Anyway, it's now official - I'm spending too much time BUYING Greek books instead of LEARNING Greek!

I've got an exam next Friday - it's a good thing that it's a long weekend here in Israel.

A Fistful of Tools...

Here are two more excellent ITM tools

GBSCMD is a command line tool which was developed in house by Gulfsoft which provides functionality which does not exist in ITM. ITM 6.2 and 6.2FP1 have added more options to tacmd, but GBSCMD is a high bar to reach.

ITMSUPER is a new OPAL offering which allows the user to view managed system data, debug situations, and correct environment configurations.
It basically collects and improves on the existing ITM tools in OPAL which I mentioned here.

You may be able to do your work without these tools, but you're certainly handicapping yourself if you don't take the time to download them and give them a spin!

Monday, June 2, 2008

From Rocket Science to Superstitions...

Here's a cute summary of some superstitions held by those who seem like the most rational people possible - Astronauts and Cosmonauts.

Of course, now I must send you to a site which debunks and refutes every space related superstition.



Sunday, June 1, 2008

Listing Situations and their distributions

If you're like me then you've got customers who want to know "Exactly what is being monitored".
They don't want to go to the portal and check for themselves, nor will they use any of the Tools and Scripts which are available.

They just want the list! And they want it now!
What to do, what to do?
ITM has a very nifty feature in which you can extract data from the system using SOAP web services.

I found the exact commands I needed in the Gulfbreeze Blog and in the OrbData site (All the heavy lifting was done by them).

However, the type of person who needs to display this information is probably rather new to ITM and, lets face it, you've got more important things to do right now than learn a few new out-of-the-way features of ITM.

Gulfbreeze and Orbdata assume you know what you're doing. They also give you the data unformatted - i.e. nothing than can be shown to anyone without a lot of massaging of the information.

I'm going to show the simple, cut & paste way of doing it.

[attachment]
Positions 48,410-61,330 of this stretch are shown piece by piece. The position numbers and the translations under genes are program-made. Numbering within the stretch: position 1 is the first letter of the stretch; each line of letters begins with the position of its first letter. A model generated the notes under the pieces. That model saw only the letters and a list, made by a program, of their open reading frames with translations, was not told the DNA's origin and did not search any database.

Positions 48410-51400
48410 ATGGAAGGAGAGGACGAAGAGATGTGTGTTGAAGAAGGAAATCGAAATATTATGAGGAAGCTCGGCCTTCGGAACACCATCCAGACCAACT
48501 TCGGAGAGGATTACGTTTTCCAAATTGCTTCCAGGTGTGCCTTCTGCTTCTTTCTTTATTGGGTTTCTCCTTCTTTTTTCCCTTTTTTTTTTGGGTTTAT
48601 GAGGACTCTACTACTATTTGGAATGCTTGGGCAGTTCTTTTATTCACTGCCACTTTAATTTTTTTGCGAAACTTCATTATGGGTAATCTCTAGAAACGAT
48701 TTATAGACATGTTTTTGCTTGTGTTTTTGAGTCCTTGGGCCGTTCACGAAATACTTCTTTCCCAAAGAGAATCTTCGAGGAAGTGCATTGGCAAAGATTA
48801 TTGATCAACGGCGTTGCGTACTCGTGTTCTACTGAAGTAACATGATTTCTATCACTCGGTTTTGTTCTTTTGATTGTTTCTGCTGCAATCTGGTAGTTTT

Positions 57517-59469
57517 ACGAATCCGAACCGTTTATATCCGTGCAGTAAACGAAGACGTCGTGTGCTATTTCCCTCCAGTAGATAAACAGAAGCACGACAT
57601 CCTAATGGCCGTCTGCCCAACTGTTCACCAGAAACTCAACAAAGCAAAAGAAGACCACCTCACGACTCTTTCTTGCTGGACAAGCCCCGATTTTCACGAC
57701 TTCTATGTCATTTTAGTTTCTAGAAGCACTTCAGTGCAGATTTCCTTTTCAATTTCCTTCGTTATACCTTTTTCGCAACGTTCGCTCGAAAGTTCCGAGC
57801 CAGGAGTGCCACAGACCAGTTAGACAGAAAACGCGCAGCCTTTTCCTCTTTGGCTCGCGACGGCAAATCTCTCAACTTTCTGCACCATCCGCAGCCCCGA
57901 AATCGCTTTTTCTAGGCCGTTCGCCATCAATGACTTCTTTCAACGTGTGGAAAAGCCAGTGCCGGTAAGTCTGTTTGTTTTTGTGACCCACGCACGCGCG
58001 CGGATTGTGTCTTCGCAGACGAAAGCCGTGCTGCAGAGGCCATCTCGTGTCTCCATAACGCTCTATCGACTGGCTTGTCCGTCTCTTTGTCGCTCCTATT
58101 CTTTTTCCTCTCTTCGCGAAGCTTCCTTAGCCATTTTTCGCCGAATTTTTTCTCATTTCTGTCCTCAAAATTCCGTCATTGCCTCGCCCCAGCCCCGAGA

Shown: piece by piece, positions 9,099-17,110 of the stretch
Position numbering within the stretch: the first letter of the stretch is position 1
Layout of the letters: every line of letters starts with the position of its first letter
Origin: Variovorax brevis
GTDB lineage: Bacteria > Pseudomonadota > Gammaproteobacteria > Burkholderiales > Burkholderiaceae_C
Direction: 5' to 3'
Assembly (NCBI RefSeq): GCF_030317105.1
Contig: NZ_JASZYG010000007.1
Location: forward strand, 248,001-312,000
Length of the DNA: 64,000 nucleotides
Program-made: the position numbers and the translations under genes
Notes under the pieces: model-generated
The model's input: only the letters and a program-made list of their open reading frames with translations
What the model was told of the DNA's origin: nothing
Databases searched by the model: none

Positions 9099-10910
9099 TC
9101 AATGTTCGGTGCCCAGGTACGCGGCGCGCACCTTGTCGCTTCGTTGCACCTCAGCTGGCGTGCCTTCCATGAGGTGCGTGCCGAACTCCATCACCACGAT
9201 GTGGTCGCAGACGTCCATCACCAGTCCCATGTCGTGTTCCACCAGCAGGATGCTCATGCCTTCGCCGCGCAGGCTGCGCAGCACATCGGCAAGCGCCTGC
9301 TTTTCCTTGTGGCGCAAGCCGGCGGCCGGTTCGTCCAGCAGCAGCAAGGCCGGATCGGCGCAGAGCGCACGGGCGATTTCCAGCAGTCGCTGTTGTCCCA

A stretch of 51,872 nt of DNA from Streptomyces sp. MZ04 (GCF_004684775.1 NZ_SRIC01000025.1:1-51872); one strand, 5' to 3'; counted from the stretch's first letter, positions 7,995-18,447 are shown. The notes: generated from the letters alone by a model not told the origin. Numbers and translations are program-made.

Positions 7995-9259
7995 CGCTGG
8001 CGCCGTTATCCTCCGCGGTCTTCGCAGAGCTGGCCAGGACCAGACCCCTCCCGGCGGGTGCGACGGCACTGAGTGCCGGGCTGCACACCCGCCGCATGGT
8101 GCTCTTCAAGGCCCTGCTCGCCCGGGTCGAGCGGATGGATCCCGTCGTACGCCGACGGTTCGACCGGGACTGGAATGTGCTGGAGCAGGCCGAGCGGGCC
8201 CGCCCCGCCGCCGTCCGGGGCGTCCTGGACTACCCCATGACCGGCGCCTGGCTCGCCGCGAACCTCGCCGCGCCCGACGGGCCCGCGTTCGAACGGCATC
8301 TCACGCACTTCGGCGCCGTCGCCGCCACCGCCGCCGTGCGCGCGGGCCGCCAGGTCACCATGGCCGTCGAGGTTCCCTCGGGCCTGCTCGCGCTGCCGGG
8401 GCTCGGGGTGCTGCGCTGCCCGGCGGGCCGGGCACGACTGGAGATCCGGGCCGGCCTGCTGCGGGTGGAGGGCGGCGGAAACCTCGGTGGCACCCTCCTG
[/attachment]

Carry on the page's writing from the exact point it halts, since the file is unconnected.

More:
(Appendix A of the ITM Administrator's guide goes into all the gory details.)

  1. In order to run a SOAP request, you need two files
    1. In the bin directory of the TEMS server, create a file called URL.txt which contains the text:
    2. In the same directory, create a file called SoapRequest.txt and insert the following text:
      (change userid and password to taste)
    3. <CT_Export>

  2. In order to see the XML data nicely, you need so insert a reference to an XSL file. Add the file header-data.xml into the cms/html directory with the following content:

    <?xml version="1.0" encoding="ISO-8859-1"?>
    <?xml-stylesheet type="text/xsl" href="kshrpt.xsl"?>
  3. From the bin directory, run the command kshsoap SoapRequest.txt URL.txt (or  CandleSOAPClient on *nix)
  4. You should then find a data.xml file in the cms\html directory. Open it in a web browser and you'll get a nicely formatted table of all the situations and the agents they're associated with.

So what did we do?

We used a CT_Get call to extract the information we wanted. (See the documentation and the other blogs for more details as to what exactly the SELECT does).

We wrapped it in a CT_Export so that we would get an XML file.

We added an attachment to the beginning of the XML file so that we could use the formatting file (which comes with ITM)  to present the information as a proper table and not as an odd looking string.

As I said, the hard part is knowing what SELECT to use, but I hope this little entry will help people.